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Today’s guest is Melissa Rapp, Director of Admissions – Full Time MBA & MSMS Programs at the Kellogg School of Management. Melissa has an extensive background in communications and admissions. She joined Kellogg in 2012 as Assistant Director of PT MBA admissions. She became the Director of Admissions for the PT MBA in 2015 and in January 2016 became the Director of Admissions for the FT MBA AND MSMS programs. Welcome!
Kellogg has two required essays, an optional information section, and now also requires a video. What do you learn from the video that you don’t learn from the written essays? [2:12]
We introduced the video about three years ago for a couple of reasons. The first was to introduce the adcom to all of our applicants from all over the world – it provides the opportunity for facetime, and is more unfiltered. We also wanted to expose our future students to new technologies. We’ve heard from our career management team that more companies are using videos in their recruitment process (Goldman Sachs is an example), so we wanted to expose our future students to the technology they can expect in that screening/interview process.
Increasingly, we’re also seeing videos used as a screening and application tool a lot in the tech industry – for example, LinkedIn, Amazon, Apple.
Do you have advice for applicants sitting down to work on their Kellogg applications? [3:55]
The most important thing is for students to be reflective about why they want an MBA, why it’s important for their career. Be genuine.
The first essay asks why they want an MBA, why now, and why Kellogg. The second surrounds leadership and teamwork – are they a good fit for the team-based environment at Kellogg? Think carefully about experiences that demonstrate those qualities.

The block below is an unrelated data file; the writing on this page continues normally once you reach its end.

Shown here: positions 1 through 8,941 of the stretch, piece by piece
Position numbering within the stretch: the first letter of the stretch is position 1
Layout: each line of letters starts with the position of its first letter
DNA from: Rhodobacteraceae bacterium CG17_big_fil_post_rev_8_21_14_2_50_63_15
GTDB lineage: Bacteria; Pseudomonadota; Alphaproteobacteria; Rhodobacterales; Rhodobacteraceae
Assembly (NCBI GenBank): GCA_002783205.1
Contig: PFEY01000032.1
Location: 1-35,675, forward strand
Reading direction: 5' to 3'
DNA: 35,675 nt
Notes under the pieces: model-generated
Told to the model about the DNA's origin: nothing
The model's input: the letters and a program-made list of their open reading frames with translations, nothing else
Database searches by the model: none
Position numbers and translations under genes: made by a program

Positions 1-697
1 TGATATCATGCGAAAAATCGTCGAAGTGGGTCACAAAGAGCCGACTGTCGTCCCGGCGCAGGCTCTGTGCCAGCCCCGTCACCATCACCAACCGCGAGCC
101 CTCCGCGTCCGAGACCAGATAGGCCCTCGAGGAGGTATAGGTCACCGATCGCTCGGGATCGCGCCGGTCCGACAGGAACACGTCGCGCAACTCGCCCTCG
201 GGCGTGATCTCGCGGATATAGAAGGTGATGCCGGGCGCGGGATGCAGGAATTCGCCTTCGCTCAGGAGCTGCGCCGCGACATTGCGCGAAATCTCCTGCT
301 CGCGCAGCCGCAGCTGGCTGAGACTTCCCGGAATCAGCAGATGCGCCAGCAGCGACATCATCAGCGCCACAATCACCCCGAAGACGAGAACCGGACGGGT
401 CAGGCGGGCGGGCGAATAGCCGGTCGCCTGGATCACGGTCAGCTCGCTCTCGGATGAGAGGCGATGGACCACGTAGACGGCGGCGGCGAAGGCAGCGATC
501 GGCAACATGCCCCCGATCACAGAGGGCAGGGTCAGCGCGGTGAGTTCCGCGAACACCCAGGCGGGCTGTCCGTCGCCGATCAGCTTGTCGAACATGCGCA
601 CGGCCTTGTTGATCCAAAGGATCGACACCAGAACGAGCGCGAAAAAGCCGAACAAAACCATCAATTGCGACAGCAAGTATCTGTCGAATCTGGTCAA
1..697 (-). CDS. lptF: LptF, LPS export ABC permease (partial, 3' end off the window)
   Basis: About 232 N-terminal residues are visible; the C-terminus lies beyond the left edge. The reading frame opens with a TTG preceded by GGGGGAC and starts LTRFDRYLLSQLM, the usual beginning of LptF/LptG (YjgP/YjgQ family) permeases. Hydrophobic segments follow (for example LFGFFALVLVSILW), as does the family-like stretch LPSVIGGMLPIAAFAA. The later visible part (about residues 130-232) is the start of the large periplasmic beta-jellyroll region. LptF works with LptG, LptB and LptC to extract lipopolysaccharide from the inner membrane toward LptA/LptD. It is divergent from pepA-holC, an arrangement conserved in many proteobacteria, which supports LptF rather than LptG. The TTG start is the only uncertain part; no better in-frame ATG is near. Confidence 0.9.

Given that focus on post-MBA goals, is employ-ability part of the admissions assessment? [5:13]
It’s important that students can handle the rigor of Kellogg and are a fit for the culture here. Those things ladder up to people who have great outcomes when they leave.
Kellogg accepts roughly one out of five applicants. How do you winnow it down? [6:10]
We strive to interview all our applicants – we’re committed to a holistic review. We want to come out with a diverse class: gender, ethnicity, industry, function. We’re looking for high achieving, high impact, low ego leaders who are eager to be a part of our student driven culture.
What does “student driven” mean at Kellogg? [7:25]
There isn’t much that happens here that students aren’t involved in. One example is Day at Kellogg, a program for admitted students that provides an opportunity for our students to help impact the admissions process.
Students also bring speakers to campus, organize events, etc.
What is your advice for applicants planning ahead to apply next fall? [8:30]
I can’t speak to whether our essay questions will remain the same. But in general, it’s important to do research on schools and find the right fit – you’ll be most successful in the place you can thrive. Go to information sessions, talk to students and alumni. Think about why you need an MBA and what your goals are.
Can you give an overview of Kellogg’s degree offerings? [10:10]